I take Vytorin to lower my cholesterol. In the news this week there have been articles saying that this drug may cause cancer. Should I stop taking it?
Dr Ockene answers:
In the news recently there has been considerable discussion of a possible increase in the risk of cancer related to the lipid-lowering drug Vytorin, and in particular to one component of this medication. Vytorin is a combination of two medications: Zocor, a well tested statin which has been available for over two decades and is now, as simvastatin, available generically, and Zetia (ezetimibe) a more recently developed drug that has a totally different mechanism of action. Zocor, along with other statins, works by blocking cholesterol manufacture in the liver. Zetia does not have any effect on the liver, but blocks the absorption of cholesterol in the intestine. It does this by interfering with the mechanism whereby cholesterol is brought across the intestinal lining into the blood. Zocor has been shown to be both safe and effective in studies involving tens of thousands of individuals in controlled clinical trials. Large-scale controlled trials of Zetia are now ongoing, but the drug was approved by the Food and Drug Administration on the strength of its ability to lower cholesterol levels and its apparent safety in preliminary testing.
The controversy originated with an article in the New England Journal of Medicine published online (many of the journals now publish important articles over the Web before they appear in print) that studied the value of treating aortic stenosis - a narrowing of the aortic valve (the outflow valve of the heart) - with lipid-lowering medication, specifically, in this study, Vytorin. The study showed no effect of this type of therapy on the valve narrowing. This by itself is not especially surprising as this condition leads to heavy calcium deposits in the valve and it was, in my opinion, a bit of a long shot to think that lipid-lowering therapy would be of value. But more surprising was the finding that cancer occurred more frequently in the group that received the active drug as compared to the placebo group. Because this was such an important and unexpected finding, the paper was accompanied by two other papers in that issue of the journal. In the first, Richard Peto, one of the world’s most respected statisticians, carried out an analysis looking at both this study and two other larger studies using Zetia, and concluded that there was no clear evidence that Zetia has a real relationship to cancer. But in an accompanying editorial the editors of the New England Journal of Medicine raised a cautionary note suggesting that one could not entirely dismiss the issue, and further information was needed.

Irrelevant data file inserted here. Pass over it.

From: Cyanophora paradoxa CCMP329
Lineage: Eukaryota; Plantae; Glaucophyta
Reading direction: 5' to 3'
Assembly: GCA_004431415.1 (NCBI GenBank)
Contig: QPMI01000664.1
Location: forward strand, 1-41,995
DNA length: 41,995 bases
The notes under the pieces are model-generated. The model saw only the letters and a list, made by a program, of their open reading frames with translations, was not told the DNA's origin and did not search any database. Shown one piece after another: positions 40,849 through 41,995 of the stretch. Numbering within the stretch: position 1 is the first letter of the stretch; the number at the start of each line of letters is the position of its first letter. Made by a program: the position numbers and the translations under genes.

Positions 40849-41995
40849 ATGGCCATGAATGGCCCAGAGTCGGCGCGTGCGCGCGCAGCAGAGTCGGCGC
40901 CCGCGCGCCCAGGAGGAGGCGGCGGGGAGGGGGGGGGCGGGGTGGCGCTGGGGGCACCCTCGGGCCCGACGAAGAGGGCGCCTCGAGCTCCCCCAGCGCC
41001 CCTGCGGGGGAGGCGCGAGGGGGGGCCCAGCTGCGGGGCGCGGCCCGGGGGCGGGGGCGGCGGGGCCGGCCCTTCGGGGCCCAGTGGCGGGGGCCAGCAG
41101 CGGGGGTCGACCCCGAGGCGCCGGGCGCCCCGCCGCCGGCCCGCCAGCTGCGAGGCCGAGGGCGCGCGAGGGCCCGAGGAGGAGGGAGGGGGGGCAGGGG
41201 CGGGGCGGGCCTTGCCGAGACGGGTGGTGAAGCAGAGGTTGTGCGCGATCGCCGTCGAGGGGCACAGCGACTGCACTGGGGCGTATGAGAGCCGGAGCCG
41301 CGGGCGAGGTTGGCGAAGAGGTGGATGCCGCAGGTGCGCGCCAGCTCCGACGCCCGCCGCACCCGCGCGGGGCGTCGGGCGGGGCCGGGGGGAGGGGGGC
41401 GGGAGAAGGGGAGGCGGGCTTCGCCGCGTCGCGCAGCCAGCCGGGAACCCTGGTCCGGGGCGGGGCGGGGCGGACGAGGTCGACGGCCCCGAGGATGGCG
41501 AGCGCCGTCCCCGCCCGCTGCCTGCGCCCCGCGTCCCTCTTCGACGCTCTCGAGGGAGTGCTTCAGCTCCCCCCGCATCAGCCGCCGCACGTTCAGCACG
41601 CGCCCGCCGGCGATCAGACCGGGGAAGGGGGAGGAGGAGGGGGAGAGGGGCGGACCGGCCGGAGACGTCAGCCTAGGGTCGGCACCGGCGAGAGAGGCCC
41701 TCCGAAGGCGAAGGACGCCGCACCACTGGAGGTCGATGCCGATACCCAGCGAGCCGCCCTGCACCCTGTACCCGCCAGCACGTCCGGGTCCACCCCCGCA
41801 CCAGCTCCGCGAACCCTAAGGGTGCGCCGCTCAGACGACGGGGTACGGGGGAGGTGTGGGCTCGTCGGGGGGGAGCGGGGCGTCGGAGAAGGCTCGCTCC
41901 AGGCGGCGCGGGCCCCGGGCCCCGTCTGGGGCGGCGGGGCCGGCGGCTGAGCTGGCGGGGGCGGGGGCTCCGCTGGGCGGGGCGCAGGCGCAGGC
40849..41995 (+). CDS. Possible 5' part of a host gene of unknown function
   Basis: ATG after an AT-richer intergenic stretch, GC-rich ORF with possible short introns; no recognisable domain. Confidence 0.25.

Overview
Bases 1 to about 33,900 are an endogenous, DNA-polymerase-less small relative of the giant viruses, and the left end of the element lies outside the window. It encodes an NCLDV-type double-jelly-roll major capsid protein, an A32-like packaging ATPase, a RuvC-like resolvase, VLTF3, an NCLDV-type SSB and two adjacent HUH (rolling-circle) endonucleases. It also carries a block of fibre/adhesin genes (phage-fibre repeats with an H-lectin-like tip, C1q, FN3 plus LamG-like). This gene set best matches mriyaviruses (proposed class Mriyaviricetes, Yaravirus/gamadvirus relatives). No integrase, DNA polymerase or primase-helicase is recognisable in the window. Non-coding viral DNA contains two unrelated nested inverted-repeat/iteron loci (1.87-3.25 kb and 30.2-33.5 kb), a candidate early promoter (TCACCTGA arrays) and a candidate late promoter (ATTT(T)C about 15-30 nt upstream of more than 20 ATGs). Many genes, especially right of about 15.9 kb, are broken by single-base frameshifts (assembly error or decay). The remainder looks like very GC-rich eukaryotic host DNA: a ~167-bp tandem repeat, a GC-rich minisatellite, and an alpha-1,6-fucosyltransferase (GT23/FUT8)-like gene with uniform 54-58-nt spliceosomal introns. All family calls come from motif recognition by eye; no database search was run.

So where does this leave us? Other studies using this drug are in progress, and will provide us with more certain answers. At the moment, the evidence relating Zetia to cancer is of some concern but far from clear. So here is what I think. In all of medicine we are constantly balancing risk against benefit. We use drugs that have possible side effects, sometimes potentially serious, because the expected gain is greater than the risk. How do we apply this to Zetia? We should not use Zetia, or the combination drug Vytorin, as first-line therapy. But it is totally reasonable to use it when the gain clearly exceeds the risk. In patients who already have known atherosclerotic disease, be it heart disease, stroke, or vascular disease in the legs or other arteries, or who are at very high risk of disease because of a combination of risk factors such as diabetes, smoking, and high blood pressure, there are times when we cannot achieve a low enough cholesterol level despite maximum use of statin therapy. In such patients adding Zetia is appropriate. We also see patients who are intolerant of every statin and simply cannot take them. Here too Zetia is a useful drug. Of course, every patient is different and if you are taking either Vytorin or Zetia you should discuss it with your physician.